As we've told you--CNBC's Carl Quintanilla was part of the crew covering the just ended American-Chinese economic talks in Beijing. His reports appeared on "Squawk Box" (see our earlier post today). Here are his personal and behind the scene comments on the trip.
If you're a fan of big cities, you're a fan of Beijing. CNBC Washington Bureau News Director Matt Cuddy and I have spent four days in the Chinese capital and -- being from New York -- I think it's as vibrant and energetic as any big, American city. The subways, for instance, are crowded but efficient. Last night, we were running some tape of an interview with U.S. Trade Ambassador Susan Schwab from the Grand Hyatt Hotel back to the NBC News bureau. A trip that would have taken us 30 minutes by cab took us only 10 by train -- just like rush hour in midtown Manhattan.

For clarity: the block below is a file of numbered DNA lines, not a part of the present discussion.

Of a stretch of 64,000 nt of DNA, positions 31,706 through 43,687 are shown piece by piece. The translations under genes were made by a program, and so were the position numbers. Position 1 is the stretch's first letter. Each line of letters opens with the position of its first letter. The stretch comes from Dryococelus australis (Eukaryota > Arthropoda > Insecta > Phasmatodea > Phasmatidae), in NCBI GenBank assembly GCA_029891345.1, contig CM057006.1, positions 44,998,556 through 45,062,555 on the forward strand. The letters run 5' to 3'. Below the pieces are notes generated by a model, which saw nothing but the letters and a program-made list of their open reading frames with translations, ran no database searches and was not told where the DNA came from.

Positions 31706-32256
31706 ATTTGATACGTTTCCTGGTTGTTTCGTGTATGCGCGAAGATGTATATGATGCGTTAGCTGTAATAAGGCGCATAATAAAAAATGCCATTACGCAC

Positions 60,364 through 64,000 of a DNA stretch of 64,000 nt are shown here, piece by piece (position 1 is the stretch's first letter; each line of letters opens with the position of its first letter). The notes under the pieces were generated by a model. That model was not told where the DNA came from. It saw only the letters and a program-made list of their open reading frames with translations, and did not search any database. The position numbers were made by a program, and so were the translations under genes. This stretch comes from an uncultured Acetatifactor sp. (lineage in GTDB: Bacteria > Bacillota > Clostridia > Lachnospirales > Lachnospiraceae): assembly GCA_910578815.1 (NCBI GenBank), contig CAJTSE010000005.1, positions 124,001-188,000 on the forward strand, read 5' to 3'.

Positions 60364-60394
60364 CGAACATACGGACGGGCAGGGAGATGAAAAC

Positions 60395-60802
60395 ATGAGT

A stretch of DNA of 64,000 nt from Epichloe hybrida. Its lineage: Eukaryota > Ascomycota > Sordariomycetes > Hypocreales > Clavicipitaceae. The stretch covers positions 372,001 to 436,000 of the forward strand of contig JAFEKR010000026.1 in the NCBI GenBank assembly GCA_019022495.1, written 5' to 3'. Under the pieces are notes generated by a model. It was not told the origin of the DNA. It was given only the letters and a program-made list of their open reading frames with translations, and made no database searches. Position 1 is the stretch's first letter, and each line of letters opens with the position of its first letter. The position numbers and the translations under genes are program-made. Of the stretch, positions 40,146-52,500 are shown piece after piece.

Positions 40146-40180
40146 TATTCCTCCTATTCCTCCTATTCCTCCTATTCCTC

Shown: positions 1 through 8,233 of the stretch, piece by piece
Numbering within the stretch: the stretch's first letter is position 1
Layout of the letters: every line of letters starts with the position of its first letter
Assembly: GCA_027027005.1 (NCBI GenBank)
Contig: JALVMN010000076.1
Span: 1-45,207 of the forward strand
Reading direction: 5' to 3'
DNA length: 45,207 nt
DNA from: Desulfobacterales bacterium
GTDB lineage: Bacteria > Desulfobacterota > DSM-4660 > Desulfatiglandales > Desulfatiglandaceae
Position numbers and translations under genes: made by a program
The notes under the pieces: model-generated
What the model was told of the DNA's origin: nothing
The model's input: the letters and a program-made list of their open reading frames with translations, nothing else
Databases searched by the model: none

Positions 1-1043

It's not all good, of course. China lays claim to 16 of the 20 most polluted cities in the world -- and Beijing is a prime example. The smog never seems to lift, which means it's tough to see farther than a mile or two down the skyline. There is construction EVERYWHERE. Yellow cranes seem to crop up every few blocks, along with small armies of men in yellow construction hats, smoking cigarettes and creating sparks with their welding equipment.
Many of the locals here resent that. They say the government has ruined much of the city's historic architecture in order to make way for new high-rises. Everywhere, it seems, giant posters advertise the phone numbers of new apartment and business complexes.